Today, as we observe the Fourth of July holiday in the U.S., I’m thinking about the permutations of family, the people we invite to the cookout, the ones we’ll be watching the fireworks with. Perhaps you’ll be with your parents and siblings, your kids, your kids’ kids. Perhaps you’ll gather with close friends, with neighbors, reunite with your pandemic pod.

Last week marked the conclusion of Pride Month in the United States. Pride is broadly a celebration of L.G.B.T.Q. rights, but for many members of queer communities, it’s also a celebration of their chosen family.

Chosen families are created outside the structures of (and often in place of) the traditional nuclear family. In the case of the Bickersons, a group of about 10 to 20 queer women, most of whom live near Asheville, N.C., this means raucous Thanksgivings, fishing trips and three-day birthday celebrations. It’s also meant working on one another’s homes, helping each other get sober and providing love and support when one of the group is ill.

“We didn’t have to censor,” one member of the Bickersons, Lenny Lasater, told The Times. “We were real, we were honest, and we could expect to be met with compassion and understanding.”

When a family of origin is absent or unsupportive, a chosen family is essential. And even if your biological family is intact, cultivating close, supportive relationships with neighbors, friends and colleagues can provide welcome kinship, as many of us found during the pandemic. The pandemic pod was a temporary chosen family, born of necessity. People who might otherwise never have fetched groceries for one another or shared strategies for locating toilet paper, let alone discussed issues of life and death, were suddenly one another’s confidantes.

Once you’ve known the rewards of that sort of unexpected intimacy, it seems silly that any chosen family should be temporary. While people, at varying speeds and comfort levels, move on from the most pod-intensive stages of the pandemic, is there any reason the love, the interdependence, the podsgivings shouldn’t continue?

The beauty of the chosen family is that you opt into it. There’s freedom in that, an opportunity to cocreate a community that suits your values. Take the Old Gays, a group of “grandfluencers” who live in a house together in the California desert and create videos for their 7.6 million TikTok followers. “As you get into old age, moving into a nursing home is what’s expected, and many older people buy into that plan,” said Robert Reeves, a member of the group. “What we’re doing, through the strength of our friendships and our mutual support, is changing the course of the way one lives their life.”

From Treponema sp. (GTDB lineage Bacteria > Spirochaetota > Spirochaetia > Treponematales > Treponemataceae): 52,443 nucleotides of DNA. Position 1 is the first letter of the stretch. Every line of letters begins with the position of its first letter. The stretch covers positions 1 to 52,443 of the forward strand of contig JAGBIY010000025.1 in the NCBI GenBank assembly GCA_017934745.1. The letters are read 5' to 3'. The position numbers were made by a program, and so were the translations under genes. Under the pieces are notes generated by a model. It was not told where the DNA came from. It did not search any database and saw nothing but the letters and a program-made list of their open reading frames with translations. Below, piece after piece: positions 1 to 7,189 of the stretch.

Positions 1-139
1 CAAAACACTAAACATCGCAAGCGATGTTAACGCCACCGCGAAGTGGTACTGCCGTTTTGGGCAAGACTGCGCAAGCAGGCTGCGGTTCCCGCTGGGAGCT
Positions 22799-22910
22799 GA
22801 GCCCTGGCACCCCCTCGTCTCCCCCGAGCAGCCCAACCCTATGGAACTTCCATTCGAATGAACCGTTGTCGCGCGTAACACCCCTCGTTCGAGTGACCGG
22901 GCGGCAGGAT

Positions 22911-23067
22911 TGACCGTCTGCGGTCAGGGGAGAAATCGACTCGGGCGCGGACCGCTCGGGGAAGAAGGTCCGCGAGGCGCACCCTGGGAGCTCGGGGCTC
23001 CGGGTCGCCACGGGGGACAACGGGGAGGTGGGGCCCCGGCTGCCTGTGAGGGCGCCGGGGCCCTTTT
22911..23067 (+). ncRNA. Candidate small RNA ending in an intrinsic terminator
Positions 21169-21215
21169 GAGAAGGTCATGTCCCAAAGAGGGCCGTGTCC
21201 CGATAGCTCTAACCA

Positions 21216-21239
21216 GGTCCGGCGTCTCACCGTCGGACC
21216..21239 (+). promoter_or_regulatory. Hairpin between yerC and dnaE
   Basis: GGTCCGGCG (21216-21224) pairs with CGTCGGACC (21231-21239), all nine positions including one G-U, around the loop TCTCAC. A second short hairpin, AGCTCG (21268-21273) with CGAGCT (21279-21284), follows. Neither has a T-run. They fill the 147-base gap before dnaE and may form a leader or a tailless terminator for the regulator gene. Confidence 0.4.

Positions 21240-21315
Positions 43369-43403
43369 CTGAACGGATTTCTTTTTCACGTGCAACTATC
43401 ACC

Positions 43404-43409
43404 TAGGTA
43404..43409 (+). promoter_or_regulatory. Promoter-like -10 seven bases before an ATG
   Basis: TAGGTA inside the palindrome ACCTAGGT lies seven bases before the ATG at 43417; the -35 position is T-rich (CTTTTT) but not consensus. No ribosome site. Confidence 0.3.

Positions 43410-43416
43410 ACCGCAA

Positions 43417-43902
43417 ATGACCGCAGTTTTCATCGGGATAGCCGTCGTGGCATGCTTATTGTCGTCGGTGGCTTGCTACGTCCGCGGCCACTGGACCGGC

Do you have a chosen family? Tell me about it. In the meantime, enjoy the holiday.

Lives Lived: Vladimir Zelenko received national attention in 2020 when the White House embraced his hydroxychloroquine regimen. He died at 48.

A programming note: This new sports section is written by the staff of The Athletic.

Kevin Durant’s next home: The Brooklyn Nets superstar has asked for a trade. The Athletic’s John Hollinger explored possible trade paths to Los Angeles with the Lakers or Clippers, as well as fits in Phoenix and Toronto. Nothing looks easy, on paper. What about a return to Golden State? There are some clear obstacles, we learned yesterday. The clock ticks.

“The safest thing would be to not go back.” The N.H.L. had 57 Russian players who participated in league play during the 2021-22 season. Now a significant question hangs over the offseason: If those players return to Russia to see their families, will they make it back?

The Athletic’s sports journalism is supported by subscribers. To enjoy unlimited access, please subscribe to New York Times All Access or Home Delivery.

There’s no such thing as too much fried chicken. The variation currently taking the U.S. by storm: Taiwanese fried chicken, marinated in soy sauce, rice wine and five-spice powder.

Chefs are reimagining the street-food staple. They’re tucking Taiwanese fried chicken into sandwiches and steamed buns, serving it atop sliced white bread with pickles and drenching it with sauces in acknowledgment of regional American specialties, Cathy Erway writes in The Times.

“It symbolizes Taiwanese cuisine, obviously, but for me, it brings back memories,” said the chef David Kuo, who is based in Los Angeles. “Eating something with bones in front of the TV was the ultimate fun.”

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